Some Jews believe the Torah is divinely written. Some believe it is divinely inspired. Others insist it’s a collection of myths.
Some synagogues complete the cycle of reading the Torah each year; others read it over a period of three years. But with all of our differences, not to mention our internal debates and deep divisions, we still honor the same Torah, the same words written thousands of years ago that even today are inscribed lovingly by hand, on parchment in ink. And it is on Simchat Torah — Monday night and Tuesday this year — when we complete the reading of the Torah, with the death of Moses, and immediately begin again with the dawn of creation. It’s also the day we celebrate this sacred treasure that binds us to our heritage and each other — not to be taken for granted.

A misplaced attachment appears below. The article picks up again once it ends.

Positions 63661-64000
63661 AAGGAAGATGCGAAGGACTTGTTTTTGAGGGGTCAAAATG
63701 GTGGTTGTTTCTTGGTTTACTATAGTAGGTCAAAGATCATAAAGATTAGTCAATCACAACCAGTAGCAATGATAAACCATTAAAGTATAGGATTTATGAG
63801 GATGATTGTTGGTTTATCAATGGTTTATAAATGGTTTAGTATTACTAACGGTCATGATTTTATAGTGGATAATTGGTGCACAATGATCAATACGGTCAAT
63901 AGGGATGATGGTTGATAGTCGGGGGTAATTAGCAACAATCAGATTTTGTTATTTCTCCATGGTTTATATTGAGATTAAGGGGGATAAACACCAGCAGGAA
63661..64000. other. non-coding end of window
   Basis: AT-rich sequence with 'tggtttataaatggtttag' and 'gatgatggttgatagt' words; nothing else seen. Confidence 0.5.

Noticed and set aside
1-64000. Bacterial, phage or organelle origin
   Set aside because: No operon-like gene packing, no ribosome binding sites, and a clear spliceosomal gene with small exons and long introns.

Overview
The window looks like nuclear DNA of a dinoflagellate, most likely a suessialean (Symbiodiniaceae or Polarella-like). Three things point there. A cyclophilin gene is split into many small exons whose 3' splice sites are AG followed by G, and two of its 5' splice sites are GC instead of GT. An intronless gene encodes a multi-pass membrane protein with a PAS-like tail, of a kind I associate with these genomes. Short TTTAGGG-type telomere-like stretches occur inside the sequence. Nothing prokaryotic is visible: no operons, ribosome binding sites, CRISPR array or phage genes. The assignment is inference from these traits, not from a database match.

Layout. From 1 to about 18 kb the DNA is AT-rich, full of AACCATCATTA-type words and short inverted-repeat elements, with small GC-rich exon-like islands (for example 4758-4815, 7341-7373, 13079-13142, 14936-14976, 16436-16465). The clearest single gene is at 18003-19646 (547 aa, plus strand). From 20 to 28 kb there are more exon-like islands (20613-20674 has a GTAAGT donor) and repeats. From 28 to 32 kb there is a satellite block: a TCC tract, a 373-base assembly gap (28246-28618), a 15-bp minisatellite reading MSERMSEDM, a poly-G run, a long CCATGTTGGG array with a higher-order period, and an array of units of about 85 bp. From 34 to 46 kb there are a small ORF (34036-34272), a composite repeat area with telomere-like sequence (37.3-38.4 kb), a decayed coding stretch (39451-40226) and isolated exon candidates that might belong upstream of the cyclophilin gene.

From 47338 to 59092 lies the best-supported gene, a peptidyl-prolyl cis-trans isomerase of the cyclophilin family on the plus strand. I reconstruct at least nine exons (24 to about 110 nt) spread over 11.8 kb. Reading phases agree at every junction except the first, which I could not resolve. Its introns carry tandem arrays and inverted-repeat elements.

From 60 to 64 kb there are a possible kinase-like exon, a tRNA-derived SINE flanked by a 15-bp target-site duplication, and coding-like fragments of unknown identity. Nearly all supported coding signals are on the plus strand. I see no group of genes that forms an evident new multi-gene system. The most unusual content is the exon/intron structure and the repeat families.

Every evening in the Maariv prayer we thank the Creator for the Torah and its commandments, asserting: “For they are our life and the length of our days, on them we will meditate day and night.”
Perhaps the most poignant moments of Simchat Torah in the synagogue are when all of the children under the age of bar or bat mitzvah, or many of them, from infants to 12- and 13-year-olds, gather under a large tallit, held aloft over them, and recite the blessing over the Torah together — a remembrance of the past and a promise for the future.
On this Simchat Torah, however you mark the occasion, take a moment to appreciate the unifying miracle for such a diverse flock. Whether accompanied by traditional songs, ear-piercing rock bands, chasidic-style dancing or all of the above, let us rejoice in being part of a small people that has survived for thousands of years — and in the text that has kept us together, the narrative of our history.